Data visualisation is about telling picture stories using numbers.In the next few minutes, we’ll cover the history of data visualisations, and some examples I’ve been working on.My name is Anand. More about me at www.s-anand.net
This is a data-generated map of London. Red spots indicate where photos on Flickr were taken. Blue spots indicate Twitter messages.Just with this, you can already see the streets, the river Thames, the tourist spots and the business districts.
The earliest data visualisation was shown by Florence Nightingale to Queen Elizabeth during the 100 Years War.The red shows deaths from wounds. The blue shows deaths from illnesses.The Queen got the point, started funding hospitals more, and England won the war.
When Cholera struck London, water wasn’t known as the carrier.Dr Snow plotted a map showing cholera incidents along with distance to water pumps.He identified a damaged pump as the source of the disease, and saved thousands of lives.
That was how data visualisation began. But WHY do we need it? Aren’t numbers obvious?Take a look at the price and sales by city on this table.Every column has the same average, and the same variance. So are they similar?
No. Each city has a very distinct pattern.But it’s not easy to spot this pattern with just the numbers and the averages.If there’s ONE rule you want to remember from this talk, it is: Do NOT trust averages. Always plot it.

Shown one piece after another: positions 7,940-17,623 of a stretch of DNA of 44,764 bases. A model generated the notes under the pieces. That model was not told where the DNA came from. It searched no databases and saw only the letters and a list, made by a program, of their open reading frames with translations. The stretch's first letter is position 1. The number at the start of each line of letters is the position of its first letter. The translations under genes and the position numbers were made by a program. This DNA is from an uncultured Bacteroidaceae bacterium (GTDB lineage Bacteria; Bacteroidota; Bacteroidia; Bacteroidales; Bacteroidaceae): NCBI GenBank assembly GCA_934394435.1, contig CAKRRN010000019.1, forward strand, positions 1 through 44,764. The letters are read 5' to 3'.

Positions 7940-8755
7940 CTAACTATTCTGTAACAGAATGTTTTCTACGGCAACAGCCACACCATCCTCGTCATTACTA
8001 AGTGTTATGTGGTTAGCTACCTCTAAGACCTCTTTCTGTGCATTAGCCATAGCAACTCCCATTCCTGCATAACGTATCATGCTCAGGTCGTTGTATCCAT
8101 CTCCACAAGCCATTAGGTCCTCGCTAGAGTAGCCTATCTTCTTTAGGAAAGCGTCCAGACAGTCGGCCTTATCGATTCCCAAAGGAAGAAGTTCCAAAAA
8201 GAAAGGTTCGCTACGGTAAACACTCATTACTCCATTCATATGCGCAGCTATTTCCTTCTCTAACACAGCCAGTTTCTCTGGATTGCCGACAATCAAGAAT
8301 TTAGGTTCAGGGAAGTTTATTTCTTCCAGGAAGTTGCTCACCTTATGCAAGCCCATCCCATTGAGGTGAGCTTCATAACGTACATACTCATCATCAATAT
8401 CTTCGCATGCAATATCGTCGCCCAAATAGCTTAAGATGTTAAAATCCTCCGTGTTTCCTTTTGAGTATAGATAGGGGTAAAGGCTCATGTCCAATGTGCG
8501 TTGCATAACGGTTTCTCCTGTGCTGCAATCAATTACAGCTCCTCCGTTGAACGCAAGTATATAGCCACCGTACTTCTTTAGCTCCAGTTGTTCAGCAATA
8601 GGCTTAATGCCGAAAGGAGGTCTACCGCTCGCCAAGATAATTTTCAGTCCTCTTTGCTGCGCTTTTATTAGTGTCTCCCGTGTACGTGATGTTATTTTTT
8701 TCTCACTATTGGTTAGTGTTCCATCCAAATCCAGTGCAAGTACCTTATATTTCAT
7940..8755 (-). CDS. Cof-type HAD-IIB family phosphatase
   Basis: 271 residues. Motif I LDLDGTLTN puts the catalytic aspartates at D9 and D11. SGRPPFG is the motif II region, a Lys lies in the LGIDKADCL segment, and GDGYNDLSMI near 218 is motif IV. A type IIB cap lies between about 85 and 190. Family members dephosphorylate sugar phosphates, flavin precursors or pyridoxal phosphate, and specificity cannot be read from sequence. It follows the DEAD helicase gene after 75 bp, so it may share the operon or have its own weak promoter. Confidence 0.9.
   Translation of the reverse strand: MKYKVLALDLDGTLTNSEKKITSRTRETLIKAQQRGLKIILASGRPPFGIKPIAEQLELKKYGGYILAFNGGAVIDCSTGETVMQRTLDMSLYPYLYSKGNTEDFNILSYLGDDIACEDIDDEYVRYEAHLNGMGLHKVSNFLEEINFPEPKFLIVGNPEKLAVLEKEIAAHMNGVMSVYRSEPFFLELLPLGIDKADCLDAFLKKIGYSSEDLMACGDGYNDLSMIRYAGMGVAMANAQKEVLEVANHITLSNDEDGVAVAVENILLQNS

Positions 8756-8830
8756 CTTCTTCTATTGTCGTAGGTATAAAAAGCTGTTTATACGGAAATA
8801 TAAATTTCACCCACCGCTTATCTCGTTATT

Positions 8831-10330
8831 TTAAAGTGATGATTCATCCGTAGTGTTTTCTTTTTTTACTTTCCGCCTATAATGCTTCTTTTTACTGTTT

One day, a senior electricity board official said to us, “We know our meter readings have a lot of fraud in them.But when we go to the Union, they ask for proof. It’s sure to be there somewhere in our data. But it’s too large, and we don’t know how to analyse it.Can YOU help us?
We plotted each of the 200 billionreadings, and got what looks like a smooth lognormal curve.But with spikes – at exactly the slab boundaries. People with a reading of 100 pay bills at a lower rate than those with a reading of 101.
And this isn’t randomly spread out. There are SPECIFIC people whose meter reading is consistently at the slab boundaries.The first row, for instance, is a famous personality, and her reading shows 200, 200, 200, 200…So do a lot of others’.
We also showed the degree of fraud by geographic sections. Section 1 has very high fraud.Section 5’s fraud fell dramatically in Jun, and shot back up in September.That happens to be EXACTLY when a particular section manager was transferred in, then out.
In another example I worked on, a bank approached us and said, we want to find patterns in currency, stock and commodity prices.Specifically, how do they move with each other? Are there blocks of securities that are related? Can you show it in a visually obvious way?
This has 19 securities and their correlations with each other.The Australian Dollar and the Euro have a correlation of 68%, and that’s the plot of their values over time.The green indicates a positive correlation. The red indicates a negative one.
You can now see two big blocks of securities.The S&P, the FTSE, the BSE, and for some reason, the Pakistani Rupee.The Singapore Dollar, the Japanese Yen, Gold, Swiss Franc and the Chinese Yuan.They move together with each other, but when any one block goes up, the other block is sure to go down.